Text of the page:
Negative Emotional Appeals in Advertising


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Negative appeals in advertisements challenges the theories established by practitioners and academics on the grounds that negative emotional applications have a place in advertising. The main driver for delving into the importance of negative emotions, as a means of advertising, has to do with examining the prevailing sentiments of how to effectively sway consumers (Cotte & Ritchie, 2005). Since the marketplace in very dynamic and under constant change, it is rather relevant to review existing advertising strategies. Providing additional research and a different research perspective can facilitate changes in social policies relative to advertisements (Cotte & Ritchie). Given this background, Cotte and Ritchie posit the following positions; they have “[identified] three broad views of consumers that appear to guide advertisers when they develop ads: 1) a ‘desensitized consumer’ who pays little attention to advertising; 2) a ‘sophisticated consumer’ who is conscious of advertisers; and 3) a ‘tribal consumer’ who is driven by a fundamental need to be accepted as part of a larger group”.

To clarify the uniqueness between positive and negative advertisement, the authors offer the normative that a marketer’s use of positive messages tend to make the consumer relish the ad and subsequently buy the product. Conversely, a negative ad evokes an unfavorable set of emotions that elicits the consumer to make a purchasing decision to solve the problem established by the negative advertisement (Cotte & Ritchie).

Marketers elect to explore negative emotional advertisement research because they realize that on a daily basis, most consumers are under constant attack and bombardment of thousands of ads to the degree that they have become immune to the vast advertisement information. Getting consumers attention is becoming an enormous challenge because of the multiple sources of advertisements; such television, magazines, news media, and the Internet. With so many communications channels and information overload, consumers’ attention span is becoming slim to none.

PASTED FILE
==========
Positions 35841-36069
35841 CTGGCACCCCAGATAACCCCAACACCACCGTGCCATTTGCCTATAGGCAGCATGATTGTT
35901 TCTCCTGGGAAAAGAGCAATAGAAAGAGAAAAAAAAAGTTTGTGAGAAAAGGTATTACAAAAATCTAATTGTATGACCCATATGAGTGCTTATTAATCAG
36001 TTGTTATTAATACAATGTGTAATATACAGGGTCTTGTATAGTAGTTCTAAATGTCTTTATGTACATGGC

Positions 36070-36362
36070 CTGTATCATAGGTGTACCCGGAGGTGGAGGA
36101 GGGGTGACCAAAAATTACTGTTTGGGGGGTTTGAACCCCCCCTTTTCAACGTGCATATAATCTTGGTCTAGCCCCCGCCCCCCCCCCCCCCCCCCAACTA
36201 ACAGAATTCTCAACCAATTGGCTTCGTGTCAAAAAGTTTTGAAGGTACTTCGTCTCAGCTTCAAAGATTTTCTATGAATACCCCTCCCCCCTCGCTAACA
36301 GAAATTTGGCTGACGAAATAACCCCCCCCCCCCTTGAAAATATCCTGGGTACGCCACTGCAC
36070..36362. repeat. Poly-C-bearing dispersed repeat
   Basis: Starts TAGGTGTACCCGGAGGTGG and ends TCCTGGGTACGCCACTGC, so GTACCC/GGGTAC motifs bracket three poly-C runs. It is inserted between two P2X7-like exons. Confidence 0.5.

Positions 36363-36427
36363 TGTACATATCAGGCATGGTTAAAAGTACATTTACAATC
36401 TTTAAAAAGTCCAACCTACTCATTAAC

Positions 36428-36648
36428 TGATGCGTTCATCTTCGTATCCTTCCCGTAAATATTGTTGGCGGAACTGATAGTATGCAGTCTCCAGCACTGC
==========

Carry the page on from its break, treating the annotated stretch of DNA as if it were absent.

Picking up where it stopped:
Under these circumstances, consumers in the desensitized category can be motivated by negative ads because; as shared by Cotte and Ritchie, ‘fear works. It makes you sit up…fear works, in my mind, to jolt someone to make them at least, remember it’. In the arena of the sophisticated consumer; buyers have become so savvy and intellectual that they cannot be manipulated by slick advertisements. Researchers’ respondents articulated that ‘as a viewer, they know it [when something’s real]. They know when something’s fake and when something’s not’. Consequently, negative emotional ads are appealing because this set of consumers is being challenged to understand an emotionally charged ad. However, the downside relative to leveraging an emotionally negative ad on the savvy consumer is such that the advertiser may inflict irreversible damage (Cotte & Ritchie). Finally, as a societal norm, there is a group of consumers whose purchasing instinct and decision is fostered by that of the tribal consumer. In this situation, Cotte and Ritchie discovered that ‘people are all tribal…there is a certain tribalness in there when people say, ‘I want to be,’ ‘I want to identify myself as part of something, ‘and yet it’s something that I buy’. Given this mental model, such consumers are captivated by negative ads that are ripe with guilty emotions (Cotte & Ritchie).

Dr. Johnny D. Magwood
Northeast Utilities Service Company
V.P. Customer Experience & Chief Customer Officer; Northeast Utilities Service Company. J. D. Power Smart Grid Advisory Council; Chairman- Housing Authority Baltimore City; Next Generation Utilities Advisory Board; Utility Knowledge Customer Service Council; CS Advisory Council; Magistrate Judge Seletion Committee. Marketing Executive Council; Mechanical Engineer - The Johns Hopkins University; MBA - Loyola University of Maryland; DBA - University of Phoenix; Doctoral dissertation; Mergers and Acquisition: The Role of Corporate Executives' Relationships with Stakeholders


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